Implementation of the Pregnant Workers Fairness Act: Final(ly) Regulations

Posted in: Civil Rights

On December 29, 2022, President Biden signed the Pregnant Workers Fairness Act (PWFA) into law. This bipartisan law provides long overdue protection for people who work while pregnant and need workplace accommodations due to the physical and mental effects of pregnancy. Although there has been some protection against pregnancy discrimination in federal law since 1978, this bill fills a gap in the law that had left many workers without necessary, though often minor and costless, accommodations. Under the new law, pregnant workers are entitled to reasonable accommodations necessitated by pregnancy, childbirth, or related medical conditions, as long as the accommodations do not impose an undue hardship on the employer.

In the PWFA, Congress directed the Equal Employment Opportunity Commission (EEOC) to pass implementing regulations. The EEOC has just released the final version of new regulations, which will become part of 29 C.F.R. part 1636, and which include a lengthy Interpretive Guidance as an appendix to explain the Commission’s interpretation of the issues. In this column, I’ll explain the key features of these new regulations and the ways in which the new rules will better address the needs of pregnant workers.

How the PWFA Changed Pregnancy Discrimination Law

At the federal level, pregnancy discrimination in employment is governed by Title VII, as amended by the Pregnancy Discrimination Act of 1978 (PDA), and, as of 2022, by the Pregnant Workers Fairness Act (PWFA).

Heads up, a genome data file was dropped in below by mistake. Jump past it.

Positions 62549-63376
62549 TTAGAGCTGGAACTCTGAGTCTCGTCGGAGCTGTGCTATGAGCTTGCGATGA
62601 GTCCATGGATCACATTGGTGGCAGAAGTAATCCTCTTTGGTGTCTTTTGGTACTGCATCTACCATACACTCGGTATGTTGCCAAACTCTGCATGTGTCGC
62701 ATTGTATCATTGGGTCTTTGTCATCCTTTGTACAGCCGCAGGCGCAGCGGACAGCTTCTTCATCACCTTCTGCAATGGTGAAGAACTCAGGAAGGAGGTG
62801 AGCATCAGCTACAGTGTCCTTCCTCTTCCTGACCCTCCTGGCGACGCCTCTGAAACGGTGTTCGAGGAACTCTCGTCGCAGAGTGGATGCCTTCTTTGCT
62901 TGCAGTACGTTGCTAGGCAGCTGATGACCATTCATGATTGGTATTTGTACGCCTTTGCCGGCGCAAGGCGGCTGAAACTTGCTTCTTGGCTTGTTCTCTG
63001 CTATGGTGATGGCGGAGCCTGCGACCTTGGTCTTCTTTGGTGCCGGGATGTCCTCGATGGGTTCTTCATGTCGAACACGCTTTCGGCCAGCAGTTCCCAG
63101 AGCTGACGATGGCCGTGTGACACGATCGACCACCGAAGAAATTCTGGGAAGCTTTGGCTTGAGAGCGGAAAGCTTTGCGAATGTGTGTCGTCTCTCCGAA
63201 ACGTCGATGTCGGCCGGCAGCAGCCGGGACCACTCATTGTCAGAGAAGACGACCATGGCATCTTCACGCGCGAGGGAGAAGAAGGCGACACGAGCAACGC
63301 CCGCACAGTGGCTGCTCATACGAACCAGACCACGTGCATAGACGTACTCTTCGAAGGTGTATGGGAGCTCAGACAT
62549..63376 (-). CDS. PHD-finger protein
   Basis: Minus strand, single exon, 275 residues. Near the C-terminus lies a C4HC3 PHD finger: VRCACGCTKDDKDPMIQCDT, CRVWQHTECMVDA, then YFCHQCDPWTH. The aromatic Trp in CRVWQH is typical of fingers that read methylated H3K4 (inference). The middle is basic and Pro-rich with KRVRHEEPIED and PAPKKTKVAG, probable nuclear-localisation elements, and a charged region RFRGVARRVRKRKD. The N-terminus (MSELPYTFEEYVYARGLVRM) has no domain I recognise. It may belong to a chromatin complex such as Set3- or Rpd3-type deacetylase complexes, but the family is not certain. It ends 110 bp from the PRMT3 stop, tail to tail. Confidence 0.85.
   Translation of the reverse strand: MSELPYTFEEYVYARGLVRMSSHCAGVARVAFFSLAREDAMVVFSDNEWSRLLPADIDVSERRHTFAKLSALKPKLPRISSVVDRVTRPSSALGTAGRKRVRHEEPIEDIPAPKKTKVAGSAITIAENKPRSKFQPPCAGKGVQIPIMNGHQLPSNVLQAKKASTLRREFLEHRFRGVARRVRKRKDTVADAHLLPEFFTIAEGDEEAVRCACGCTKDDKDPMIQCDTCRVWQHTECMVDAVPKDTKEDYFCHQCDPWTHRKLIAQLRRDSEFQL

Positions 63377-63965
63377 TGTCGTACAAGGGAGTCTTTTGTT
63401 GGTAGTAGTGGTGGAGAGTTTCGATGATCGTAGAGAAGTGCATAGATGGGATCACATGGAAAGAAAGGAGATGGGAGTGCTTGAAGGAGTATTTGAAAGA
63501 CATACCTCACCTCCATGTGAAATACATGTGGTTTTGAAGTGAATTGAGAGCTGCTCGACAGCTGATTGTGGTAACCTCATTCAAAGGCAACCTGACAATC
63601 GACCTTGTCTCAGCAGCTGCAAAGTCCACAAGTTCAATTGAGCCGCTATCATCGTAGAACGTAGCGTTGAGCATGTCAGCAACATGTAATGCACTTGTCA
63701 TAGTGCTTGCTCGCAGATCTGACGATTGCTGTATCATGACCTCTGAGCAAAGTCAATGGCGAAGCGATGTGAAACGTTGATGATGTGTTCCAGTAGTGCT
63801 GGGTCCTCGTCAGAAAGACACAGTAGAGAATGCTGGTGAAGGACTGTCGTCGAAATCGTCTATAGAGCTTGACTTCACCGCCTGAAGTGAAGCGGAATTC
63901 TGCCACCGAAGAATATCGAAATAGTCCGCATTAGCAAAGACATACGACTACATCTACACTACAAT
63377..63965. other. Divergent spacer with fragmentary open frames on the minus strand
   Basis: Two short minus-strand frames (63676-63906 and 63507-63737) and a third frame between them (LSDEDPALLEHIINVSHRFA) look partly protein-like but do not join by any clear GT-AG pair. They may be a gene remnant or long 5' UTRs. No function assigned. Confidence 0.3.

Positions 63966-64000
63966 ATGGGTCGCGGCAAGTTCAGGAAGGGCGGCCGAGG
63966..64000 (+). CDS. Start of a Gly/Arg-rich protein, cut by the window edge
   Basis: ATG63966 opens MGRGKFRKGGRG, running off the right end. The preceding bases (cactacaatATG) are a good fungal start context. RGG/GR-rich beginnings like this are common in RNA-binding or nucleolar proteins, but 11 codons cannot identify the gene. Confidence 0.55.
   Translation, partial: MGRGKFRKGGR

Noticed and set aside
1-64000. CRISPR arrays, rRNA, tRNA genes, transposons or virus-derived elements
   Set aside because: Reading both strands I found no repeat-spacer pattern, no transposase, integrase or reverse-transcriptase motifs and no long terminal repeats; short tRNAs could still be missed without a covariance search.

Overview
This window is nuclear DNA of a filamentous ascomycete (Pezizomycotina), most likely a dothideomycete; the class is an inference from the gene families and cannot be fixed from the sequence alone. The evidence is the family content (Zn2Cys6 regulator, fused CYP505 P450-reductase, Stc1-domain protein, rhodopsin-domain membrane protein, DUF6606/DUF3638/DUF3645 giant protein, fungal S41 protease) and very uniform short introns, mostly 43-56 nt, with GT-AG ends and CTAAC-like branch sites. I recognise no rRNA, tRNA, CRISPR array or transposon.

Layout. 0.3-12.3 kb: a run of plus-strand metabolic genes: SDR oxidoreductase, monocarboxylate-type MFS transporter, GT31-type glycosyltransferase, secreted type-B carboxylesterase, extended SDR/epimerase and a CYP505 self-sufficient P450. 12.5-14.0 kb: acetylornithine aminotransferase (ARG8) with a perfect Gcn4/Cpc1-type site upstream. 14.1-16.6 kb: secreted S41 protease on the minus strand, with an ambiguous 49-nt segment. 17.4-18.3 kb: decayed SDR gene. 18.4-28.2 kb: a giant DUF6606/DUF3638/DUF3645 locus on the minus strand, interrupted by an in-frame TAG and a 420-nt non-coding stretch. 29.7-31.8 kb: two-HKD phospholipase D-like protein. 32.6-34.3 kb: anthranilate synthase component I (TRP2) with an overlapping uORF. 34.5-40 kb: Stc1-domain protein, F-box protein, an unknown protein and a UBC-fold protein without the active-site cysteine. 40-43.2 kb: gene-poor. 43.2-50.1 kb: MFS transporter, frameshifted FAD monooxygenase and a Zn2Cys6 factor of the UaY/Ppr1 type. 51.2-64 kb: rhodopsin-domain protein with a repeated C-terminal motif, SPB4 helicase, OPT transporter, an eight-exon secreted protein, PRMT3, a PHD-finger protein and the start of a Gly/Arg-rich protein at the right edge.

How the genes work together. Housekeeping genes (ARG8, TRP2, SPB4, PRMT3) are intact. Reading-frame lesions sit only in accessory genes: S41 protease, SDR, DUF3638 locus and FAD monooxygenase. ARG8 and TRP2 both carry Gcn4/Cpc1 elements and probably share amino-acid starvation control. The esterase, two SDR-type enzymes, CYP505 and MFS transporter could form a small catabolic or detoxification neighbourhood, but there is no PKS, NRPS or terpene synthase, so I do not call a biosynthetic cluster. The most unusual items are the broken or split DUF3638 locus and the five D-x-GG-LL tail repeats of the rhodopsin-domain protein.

Under the PDA, pregnant workers had two basic protections. First, the PDA amended Title VII to provide that discrimination on the basis of “pregnancy, childbirth, or related medical conditions” is an unlawful employment practice. This means that any policy or employment decision that intentionally discriminates against pregnant workers or has a disparate impact on them can be challenged in the same way as discrimination on the basis of any other protected characteristic such as sex or race. More or less, this clause means that employers cannot make decisions based on an employee’s pregnant status. The first clause was designed to put an end to common employment policies and practices that treated all pregnant women as an undifferentiated group and that relied on stereotypes about their ability to work regardless of individual capacity. It also explicitly prohibited employment decisions born of animosity or hostility to pregnant workers, even if stereotypes were not in play.

Second, the PDA provided that women affected by pregnancy, childbirth, or related medical conditions “shall be treated the same treated the same for all employment-related purposes . . . as other persons not so affected but similar in their ability or inability to work.” Although this provision was the subject of much litigation, its general meaning is that pregnant employees are entitled to the same accommodations as those with comparable temporary disabilities. But if an employer does not provide accommodations to anyone, it does not have any obligation to accommodate the needs of pregnant workers. This is true even when the accommodations that a pregnant worker requires are minor and costless. In other words, a pregnant worker had a right not to be discriminated against in the provision of accommodations vis-à-vis other workers but did not have an independent right to workplace accommodations that would enable her to continue working. The lack of an absolute right to accommodation was devastating for many pregnant workers, many of whom lost their jobs, took pay cuts, or suffered physical harm while pregnant, even though their condition could have easily been accommodated.